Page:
We began preparing for her return with the understanding that the Zohns’ home was not viable as a therapeutic environment for Rosa and that she was in need of inpatient treatment. I encouraged the Zohns to research options and prepare to have her admitted promptly when she returned.

It took about a month. Rosa missed one of her court appearances and was again arrested. She called from the police station. The Zohn were prepared and let her know her options. She had no choice but to agree.

She was admitted to an inpatient facility that specialized in BPD and substance abuse. She stayed for three months and then transitioned to a sober living residence near her parents. She stayed there for six months, during which time she got a job, resolved her legal issues and embraced sobriety with the help of a Twelve-Step Program and a good sponsor. She went from sober living to the university.


In this case, BPD had not only metastasized throughout the family, but also infected the professionals involved. Approaching Rosa’s treatment from an individual perspective was not successful, because her disorder caused her to manipulate her environment into a codependent mess that enabled her to stay sick and get sicker. The only way for her to recover was to assemble a team that included her entire family and all providers working together and consistently.

The only way for her to recover was to assemble a team
Intervening in a system impacted by BPD, as in this case, required specialized skills and the willingness to confront all aspects of the patient’s treatment, including enabling providers. This was often like stirring up a bee’s nest. Great care had to be taken to protect these providers by not making them feel negligent or naïve while at the same time engaging them in a consistent therapeutic process. It was critical to anticipate resistance, even by the professionals who attacked me for challenging them. I didn’t take it personally and haven’t, which has proven to be an effective tactic. I explained to them my process and expectations in non-accusatory terms and showed them their value in the coordinated healing process.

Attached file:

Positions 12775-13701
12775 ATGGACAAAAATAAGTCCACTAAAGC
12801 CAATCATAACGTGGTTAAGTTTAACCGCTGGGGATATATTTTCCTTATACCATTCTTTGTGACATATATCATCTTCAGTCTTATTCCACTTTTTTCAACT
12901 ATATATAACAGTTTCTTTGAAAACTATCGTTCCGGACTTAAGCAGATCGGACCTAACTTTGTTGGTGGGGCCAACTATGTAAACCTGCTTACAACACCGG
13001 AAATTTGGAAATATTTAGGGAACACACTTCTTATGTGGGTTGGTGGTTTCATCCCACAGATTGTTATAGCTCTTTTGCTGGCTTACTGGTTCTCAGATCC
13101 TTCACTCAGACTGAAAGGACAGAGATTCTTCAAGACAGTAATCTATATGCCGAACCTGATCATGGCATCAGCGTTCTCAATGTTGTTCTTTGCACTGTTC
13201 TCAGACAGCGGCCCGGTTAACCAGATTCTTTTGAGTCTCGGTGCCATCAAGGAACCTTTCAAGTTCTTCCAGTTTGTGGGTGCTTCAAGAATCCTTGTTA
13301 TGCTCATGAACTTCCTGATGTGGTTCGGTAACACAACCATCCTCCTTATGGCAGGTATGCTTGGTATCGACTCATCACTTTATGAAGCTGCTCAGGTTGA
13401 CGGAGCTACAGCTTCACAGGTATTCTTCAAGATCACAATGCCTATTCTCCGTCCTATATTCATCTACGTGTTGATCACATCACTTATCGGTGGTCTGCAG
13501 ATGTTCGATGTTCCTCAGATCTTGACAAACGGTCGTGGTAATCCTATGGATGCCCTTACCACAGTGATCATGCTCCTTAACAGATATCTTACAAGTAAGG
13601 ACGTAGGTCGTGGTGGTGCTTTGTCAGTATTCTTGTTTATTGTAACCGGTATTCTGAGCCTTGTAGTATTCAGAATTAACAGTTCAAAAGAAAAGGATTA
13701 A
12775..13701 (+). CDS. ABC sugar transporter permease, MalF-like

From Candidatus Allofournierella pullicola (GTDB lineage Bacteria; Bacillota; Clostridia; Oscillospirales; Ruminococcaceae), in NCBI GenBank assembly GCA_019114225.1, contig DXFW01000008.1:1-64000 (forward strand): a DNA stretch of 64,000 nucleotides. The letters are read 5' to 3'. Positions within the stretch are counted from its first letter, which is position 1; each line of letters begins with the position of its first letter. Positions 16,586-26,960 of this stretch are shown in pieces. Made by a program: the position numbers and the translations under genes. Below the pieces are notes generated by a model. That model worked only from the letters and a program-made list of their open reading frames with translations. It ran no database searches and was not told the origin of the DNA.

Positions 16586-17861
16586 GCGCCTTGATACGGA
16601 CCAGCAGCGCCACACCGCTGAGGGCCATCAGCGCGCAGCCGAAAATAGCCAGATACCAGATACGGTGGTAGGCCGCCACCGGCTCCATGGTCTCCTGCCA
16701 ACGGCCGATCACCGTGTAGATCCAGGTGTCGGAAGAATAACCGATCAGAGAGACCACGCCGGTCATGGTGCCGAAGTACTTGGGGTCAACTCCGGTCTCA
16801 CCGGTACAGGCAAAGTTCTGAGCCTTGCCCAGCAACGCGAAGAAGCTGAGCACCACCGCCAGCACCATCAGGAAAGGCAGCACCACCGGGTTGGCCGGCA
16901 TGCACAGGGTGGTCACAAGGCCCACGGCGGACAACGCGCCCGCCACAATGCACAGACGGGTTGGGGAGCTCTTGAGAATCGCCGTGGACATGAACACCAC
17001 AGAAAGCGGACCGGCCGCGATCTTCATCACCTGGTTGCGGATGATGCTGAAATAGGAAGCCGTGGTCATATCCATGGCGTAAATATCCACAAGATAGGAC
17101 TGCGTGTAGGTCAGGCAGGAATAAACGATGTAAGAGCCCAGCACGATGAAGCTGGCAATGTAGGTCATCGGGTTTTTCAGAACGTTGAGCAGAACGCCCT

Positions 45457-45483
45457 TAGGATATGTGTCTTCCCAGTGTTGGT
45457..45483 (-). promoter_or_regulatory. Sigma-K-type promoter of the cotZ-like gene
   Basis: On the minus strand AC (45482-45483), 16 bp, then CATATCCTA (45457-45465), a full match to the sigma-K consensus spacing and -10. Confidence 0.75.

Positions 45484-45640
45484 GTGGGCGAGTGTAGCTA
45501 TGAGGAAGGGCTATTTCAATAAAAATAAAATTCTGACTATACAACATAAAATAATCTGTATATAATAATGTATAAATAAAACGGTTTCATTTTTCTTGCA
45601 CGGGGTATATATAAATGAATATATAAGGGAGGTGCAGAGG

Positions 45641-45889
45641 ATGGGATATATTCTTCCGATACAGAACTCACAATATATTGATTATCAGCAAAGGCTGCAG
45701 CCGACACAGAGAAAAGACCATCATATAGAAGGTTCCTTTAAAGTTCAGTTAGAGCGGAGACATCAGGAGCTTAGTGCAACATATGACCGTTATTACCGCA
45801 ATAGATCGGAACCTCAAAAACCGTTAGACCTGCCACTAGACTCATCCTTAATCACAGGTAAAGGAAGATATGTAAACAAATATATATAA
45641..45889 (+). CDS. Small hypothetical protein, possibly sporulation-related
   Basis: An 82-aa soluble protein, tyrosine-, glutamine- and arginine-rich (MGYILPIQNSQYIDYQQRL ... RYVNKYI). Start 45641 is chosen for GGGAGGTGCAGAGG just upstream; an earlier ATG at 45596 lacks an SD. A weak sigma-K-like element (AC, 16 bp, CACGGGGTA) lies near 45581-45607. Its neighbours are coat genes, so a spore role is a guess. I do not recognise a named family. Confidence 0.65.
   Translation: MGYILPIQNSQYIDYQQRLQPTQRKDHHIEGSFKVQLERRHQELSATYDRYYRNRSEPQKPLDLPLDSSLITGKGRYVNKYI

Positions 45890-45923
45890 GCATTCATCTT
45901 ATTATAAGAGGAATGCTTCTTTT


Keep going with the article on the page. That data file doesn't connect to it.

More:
In looking back over the case, I knew I was going to be seen as a snake-oil salesman, met with skepticism and doubt. I had to effect a paradigm shift. I also expected things to get worse before they get better. And they did. I reminded myself that as a clinician. I had to stick with what I knew: with the treatment plan, with the best techniques at my disposal.

I also knew that if this approach failed, there would probably not be another chance. Rosa would lose her only lifeline, and the family would all suffer. I reached the point of no return. I was fully committed and I had to see this case through, no matter what. I have treated families like this countless times over the years, but each case is different and each path its own.

If you are going to venture into this challenging treatment domain, conviction is critical, and still there will be no guarantees.

© 2021, LLC
Daniel Lobel Daniel S. Lobel, Ph.D. is an author and a clinical psychologist in private practice in Katonah, NY. He is the author of When Your Daughter has BPD: Essential Skills to Help Families Manage Borderline Personality Disorder, When Your Mother has Borderline Personality Disorder: A Guide for Adult Children and a coauthor on Stop Walking on Eggshells for Parents: How to Help Your Child (of Any Age) With Borderline Personality Disorder Without Losing Yourself, all of which can found on and He is also working on his new book, When Your Loved One Has Borderline Personality Disorder: A Guide to Building a Healthier, More Supportive Relationship, which will be released in 2022. Dr. Lobel also has a regular blog site on Psychology Today called My Side of the Couch. Dr. Lobel can be contacted at or 914-232-8434.